A man in a ‘gilet orange’ checks our tickets and ushers us through the gate and into what seems like a leafy suburban park.  We follow a trail down between the trees; there are tennis courts off to our right, we round a couple of bends and then the stadium is before us.  Three sides of the Stade Gaston Gerard have been re-built  this century, the remaining part of the original stadium has its back to us; it’s a neat, classical looking concrete structure which dates from 1934  and is quite typical of pre-war French municipal buildings; it’s got style; it’s a bit Art Deco.   Over a fence there is a glimpse of the blue Strasbourg team bus.

We walk on and pass through the turnstiles which read our bar-coded tickets before we are patted down and wished “bon match”.  It amuses me that Paulene seems to be searched more thoroughly than I am, but then the French have a history of female villains; Madame Defarge, Madame Thenardier, Marine Le Pen.   At the back of the Tribune Sud (south stand), which is built into the hillside behind the goal, a couple of blokes who look a bit old to be Ultras are unfolding a tifosi banner in the form of a huge Dijon home shirt.  I half expect to see them plugging in an especially large iron.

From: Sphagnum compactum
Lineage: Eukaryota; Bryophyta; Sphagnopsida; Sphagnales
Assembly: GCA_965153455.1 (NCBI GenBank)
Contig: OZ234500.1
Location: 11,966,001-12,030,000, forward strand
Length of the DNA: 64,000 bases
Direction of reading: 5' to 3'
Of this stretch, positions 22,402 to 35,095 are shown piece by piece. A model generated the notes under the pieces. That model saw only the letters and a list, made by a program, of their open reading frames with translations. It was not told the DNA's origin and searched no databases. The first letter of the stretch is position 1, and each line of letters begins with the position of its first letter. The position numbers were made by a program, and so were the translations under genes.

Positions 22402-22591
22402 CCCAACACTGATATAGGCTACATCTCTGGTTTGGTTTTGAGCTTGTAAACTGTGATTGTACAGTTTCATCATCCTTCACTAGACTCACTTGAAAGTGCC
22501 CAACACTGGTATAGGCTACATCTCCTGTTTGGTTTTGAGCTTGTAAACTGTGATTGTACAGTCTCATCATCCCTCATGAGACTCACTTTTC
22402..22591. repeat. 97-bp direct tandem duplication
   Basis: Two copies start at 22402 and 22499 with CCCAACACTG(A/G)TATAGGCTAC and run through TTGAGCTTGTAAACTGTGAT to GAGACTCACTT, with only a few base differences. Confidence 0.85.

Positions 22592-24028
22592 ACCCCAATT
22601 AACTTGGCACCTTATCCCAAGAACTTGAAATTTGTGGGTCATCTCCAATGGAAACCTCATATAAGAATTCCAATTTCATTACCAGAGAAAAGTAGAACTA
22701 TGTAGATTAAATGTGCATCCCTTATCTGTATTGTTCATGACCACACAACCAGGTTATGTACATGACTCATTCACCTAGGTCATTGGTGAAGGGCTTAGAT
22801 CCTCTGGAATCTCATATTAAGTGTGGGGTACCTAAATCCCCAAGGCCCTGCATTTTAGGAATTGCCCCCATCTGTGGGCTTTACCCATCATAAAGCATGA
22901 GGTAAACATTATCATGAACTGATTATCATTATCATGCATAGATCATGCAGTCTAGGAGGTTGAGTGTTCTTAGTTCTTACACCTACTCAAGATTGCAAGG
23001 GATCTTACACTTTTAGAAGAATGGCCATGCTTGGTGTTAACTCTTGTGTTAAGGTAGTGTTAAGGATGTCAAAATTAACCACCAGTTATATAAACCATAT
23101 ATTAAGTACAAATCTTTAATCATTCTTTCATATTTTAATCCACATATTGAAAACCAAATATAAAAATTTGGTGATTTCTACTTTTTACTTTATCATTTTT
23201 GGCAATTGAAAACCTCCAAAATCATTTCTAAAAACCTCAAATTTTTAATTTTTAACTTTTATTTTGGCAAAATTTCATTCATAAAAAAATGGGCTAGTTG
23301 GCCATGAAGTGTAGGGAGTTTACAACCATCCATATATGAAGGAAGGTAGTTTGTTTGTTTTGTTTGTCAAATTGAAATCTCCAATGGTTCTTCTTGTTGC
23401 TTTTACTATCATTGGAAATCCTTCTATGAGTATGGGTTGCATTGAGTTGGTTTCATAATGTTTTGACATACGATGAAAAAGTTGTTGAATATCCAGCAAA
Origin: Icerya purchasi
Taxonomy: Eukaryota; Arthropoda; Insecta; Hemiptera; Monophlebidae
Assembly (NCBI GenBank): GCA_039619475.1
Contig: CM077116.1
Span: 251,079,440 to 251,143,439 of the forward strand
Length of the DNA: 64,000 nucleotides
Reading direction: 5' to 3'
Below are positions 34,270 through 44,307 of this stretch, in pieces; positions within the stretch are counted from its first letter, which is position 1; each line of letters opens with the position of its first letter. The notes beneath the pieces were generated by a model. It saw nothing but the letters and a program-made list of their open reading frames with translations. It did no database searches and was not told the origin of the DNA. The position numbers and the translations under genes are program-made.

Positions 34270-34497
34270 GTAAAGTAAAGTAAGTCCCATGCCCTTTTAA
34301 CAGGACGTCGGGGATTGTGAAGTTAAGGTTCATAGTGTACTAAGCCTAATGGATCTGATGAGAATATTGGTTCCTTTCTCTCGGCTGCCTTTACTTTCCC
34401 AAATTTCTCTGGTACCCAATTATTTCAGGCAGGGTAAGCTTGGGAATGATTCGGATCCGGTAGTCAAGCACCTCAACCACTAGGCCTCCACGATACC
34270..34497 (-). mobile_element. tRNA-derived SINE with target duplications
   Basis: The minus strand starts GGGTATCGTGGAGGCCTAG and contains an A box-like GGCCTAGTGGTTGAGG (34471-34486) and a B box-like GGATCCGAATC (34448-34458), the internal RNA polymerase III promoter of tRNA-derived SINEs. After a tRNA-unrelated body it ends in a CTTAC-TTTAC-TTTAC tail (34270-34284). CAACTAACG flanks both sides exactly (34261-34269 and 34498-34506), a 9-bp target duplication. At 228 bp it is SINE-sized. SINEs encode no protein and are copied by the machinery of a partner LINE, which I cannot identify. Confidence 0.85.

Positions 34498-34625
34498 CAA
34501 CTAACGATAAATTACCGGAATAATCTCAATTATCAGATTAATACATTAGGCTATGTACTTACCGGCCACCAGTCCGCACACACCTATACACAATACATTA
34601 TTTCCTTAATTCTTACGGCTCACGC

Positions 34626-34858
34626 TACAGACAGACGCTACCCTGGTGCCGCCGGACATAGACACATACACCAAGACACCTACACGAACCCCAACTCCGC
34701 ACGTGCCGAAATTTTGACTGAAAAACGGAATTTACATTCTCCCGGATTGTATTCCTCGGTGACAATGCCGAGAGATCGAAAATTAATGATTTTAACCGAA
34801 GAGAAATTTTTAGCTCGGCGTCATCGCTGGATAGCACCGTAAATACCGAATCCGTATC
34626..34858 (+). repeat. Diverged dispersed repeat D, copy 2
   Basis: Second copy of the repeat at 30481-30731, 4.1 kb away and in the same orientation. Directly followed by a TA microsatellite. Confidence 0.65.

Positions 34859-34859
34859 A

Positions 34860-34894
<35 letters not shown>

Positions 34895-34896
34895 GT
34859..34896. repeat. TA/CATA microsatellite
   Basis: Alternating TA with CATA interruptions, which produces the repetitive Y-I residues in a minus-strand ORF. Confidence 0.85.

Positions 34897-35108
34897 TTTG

Our tickets (24 euros each) are in the top tier of the east stand at the side of the pitch, so we keep on walking, on past the ‘Le Bon Sucre’ stall selling crepes, gauffres and beignets, and bizarrely decorated with the figure of a busty woman, posed with her mouth slightly open and about to lick a dollop of cream from her finger.   France can be oddly schizophrenic with regard to women; seemingly ahead of Britain in the use of female football presenters and commentators and in appreciating women’s football, but still displaying the same casual sexism of the 1930’s when Gaston Gerard’s wife Reine impressed a well-regarded critic and gastronome with a new chicken dish, which thereafter became known as Chicken Gaston Gerard after her husband, not her.